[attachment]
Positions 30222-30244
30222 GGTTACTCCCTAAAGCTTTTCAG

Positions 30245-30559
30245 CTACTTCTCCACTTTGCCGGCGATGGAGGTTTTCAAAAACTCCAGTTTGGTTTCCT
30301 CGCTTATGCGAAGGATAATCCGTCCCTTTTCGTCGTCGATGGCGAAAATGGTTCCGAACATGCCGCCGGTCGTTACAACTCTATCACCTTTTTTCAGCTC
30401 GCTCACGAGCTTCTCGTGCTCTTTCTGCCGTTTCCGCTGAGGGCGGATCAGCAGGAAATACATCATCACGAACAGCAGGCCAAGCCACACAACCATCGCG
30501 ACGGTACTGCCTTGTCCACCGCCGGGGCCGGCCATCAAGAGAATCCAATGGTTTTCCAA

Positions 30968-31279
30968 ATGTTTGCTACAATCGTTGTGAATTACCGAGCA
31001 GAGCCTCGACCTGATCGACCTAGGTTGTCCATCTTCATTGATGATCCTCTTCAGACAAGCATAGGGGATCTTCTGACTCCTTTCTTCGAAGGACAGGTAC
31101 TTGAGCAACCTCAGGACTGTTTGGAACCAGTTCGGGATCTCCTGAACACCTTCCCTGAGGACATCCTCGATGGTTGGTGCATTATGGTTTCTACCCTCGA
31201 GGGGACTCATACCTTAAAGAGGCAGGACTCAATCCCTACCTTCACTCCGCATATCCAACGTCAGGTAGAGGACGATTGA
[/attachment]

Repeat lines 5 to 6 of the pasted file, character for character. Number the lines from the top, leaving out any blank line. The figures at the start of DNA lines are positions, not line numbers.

30301 CGCTTATGCGAAGGATAATCCGTCCCTTTTCGTCGTCGATGGCGAAAATGGTTCCGAACATGCCGCCGGTCGTTACAACTCTATCACCTTTTTTCAGCTC
30401 GCTCACGAGCTTCTCGTGCTCTTTCTGCCGTTTCCGCTGAGGGCGGATCAGCAGGAAATACATCATCACGAACAGCAGGCCAAGCCACACAACCATCGCG